Judo: Ze'evi seeks second Olympic medal

"They'll be no excuse for a failure in the Olympics," Ze'evi said at a press conference.

jp.services2 (photo credit: )
(photo credit: )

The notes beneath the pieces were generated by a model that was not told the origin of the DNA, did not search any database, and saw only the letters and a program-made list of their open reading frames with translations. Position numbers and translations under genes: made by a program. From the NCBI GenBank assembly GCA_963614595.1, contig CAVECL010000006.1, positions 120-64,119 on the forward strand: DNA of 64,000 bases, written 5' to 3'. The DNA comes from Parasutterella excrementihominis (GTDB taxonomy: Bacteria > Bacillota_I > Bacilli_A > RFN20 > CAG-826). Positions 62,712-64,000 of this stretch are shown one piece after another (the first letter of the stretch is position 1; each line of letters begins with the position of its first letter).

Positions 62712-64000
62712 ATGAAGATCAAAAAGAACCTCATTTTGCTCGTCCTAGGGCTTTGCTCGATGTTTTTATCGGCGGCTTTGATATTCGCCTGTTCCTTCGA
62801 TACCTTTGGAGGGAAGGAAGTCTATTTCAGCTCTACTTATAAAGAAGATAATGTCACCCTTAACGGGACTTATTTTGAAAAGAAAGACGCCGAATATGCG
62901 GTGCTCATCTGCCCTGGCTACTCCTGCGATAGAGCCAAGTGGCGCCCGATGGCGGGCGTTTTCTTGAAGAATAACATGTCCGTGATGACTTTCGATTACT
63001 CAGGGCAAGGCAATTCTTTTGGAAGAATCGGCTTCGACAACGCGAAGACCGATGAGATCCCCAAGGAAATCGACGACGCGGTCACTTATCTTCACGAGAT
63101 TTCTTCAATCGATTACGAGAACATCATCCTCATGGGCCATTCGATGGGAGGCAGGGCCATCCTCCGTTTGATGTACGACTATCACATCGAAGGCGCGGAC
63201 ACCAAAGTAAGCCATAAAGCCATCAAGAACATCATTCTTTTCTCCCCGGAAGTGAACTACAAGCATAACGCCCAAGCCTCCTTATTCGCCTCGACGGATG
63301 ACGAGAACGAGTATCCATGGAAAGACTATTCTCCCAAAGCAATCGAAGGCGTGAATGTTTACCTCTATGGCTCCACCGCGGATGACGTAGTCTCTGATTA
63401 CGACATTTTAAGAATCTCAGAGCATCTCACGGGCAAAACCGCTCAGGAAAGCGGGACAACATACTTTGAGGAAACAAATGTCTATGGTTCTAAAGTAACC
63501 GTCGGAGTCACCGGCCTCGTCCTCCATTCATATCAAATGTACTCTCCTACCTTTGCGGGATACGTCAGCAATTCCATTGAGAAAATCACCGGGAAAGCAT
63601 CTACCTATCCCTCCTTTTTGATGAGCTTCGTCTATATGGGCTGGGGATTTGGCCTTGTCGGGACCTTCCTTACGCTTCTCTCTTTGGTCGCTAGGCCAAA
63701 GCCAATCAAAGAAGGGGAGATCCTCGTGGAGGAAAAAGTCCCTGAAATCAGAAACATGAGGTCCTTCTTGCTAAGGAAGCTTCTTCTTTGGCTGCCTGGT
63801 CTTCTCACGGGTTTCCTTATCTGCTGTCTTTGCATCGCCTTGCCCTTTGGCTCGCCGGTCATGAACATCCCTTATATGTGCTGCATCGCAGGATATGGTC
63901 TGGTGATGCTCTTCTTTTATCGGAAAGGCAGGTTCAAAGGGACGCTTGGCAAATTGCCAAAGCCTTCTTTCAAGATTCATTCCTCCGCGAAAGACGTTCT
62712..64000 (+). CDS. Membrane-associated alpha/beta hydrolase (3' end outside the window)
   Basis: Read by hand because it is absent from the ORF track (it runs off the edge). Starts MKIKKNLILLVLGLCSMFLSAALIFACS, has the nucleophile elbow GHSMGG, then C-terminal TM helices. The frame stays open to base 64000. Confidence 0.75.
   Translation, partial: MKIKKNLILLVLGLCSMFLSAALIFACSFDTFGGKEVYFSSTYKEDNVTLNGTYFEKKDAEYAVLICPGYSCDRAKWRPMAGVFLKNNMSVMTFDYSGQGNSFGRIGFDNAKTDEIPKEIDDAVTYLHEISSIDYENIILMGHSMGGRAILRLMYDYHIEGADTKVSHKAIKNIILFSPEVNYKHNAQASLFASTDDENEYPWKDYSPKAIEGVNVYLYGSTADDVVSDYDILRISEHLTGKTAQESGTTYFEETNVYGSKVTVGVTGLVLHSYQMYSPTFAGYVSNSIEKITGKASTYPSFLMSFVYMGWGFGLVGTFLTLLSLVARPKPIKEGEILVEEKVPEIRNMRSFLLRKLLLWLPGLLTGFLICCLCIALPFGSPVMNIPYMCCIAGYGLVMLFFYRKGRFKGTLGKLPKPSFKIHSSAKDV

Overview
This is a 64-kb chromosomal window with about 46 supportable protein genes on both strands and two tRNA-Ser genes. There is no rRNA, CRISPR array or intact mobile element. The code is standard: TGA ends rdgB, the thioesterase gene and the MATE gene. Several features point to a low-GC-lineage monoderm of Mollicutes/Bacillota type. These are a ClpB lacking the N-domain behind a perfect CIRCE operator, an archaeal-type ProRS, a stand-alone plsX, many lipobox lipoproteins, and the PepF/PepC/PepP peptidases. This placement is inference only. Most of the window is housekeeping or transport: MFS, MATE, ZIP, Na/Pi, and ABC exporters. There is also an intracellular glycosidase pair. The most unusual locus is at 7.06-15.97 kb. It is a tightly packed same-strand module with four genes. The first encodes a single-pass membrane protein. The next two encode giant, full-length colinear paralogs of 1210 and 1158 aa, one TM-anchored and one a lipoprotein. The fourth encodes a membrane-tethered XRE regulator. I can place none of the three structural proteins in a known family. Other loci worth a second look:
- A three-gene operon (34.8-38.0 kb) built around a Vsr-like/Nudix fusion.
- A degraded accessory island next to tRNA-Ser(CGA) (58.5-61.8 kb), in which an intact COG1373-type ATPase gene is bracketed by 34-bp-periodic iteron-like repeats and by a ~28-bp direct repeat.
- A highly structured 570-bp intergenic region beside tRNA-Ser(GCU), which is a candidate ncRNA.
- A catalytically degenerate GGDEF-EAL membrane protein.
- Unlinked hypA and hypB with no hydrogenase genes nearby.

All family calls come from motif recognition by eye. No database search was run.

Judoka Arik Ze'evi said on Sunday that he's determined to win his second Olympic medal at Beijing next year and join Gal Fridman as the only Israeli to claim two Olympic medals. "They'll be no excuse for a failure in the Olympics," Ze'evi said at a press conference, which was organized by the Olympic Committee of Israel to mark the start of the Olympic year. Ze'evi won the bronze medal at Athens in 2004 and is aiming to emulate Fridman, who took a bronze medal in 1996 and a gold eight years later. "I've been given good training partners and my monthly salary has tripled. Yael Arad and Oren Smadja could have only dreamt of the money I receive. I intend to win another medal in Beijing. The preparations have been optimal and if I don't claim a medal I will be the only one to blame." OCI CEO Efraim Zinger said that he believes Israel will claim a medal for a fifth consecutive Olympics next year. "In the last two years we've given our athletes all the financial backing they needed," Zinger said. "We expect the delegation to win one or two medals. We are also hoping for a female medalist for the first time since Yael Arad won the silver in 1992. We expect our athletes to reach between six and eight finals." OCI chairman Tzvi Varshaviak spoke of the financial incentives the athletes will receive in the coming year. "The resources and conditions given to the athletes and coaches are the best ever and everyone got exactly what they asked for," he said. "In the Olympic year the incentives and scholarships will be upgraded. The OCI will distribute NIS 10 million, with the state giving out another NIS six million.We want to give the athletes peace of mind ahead of the Olympics."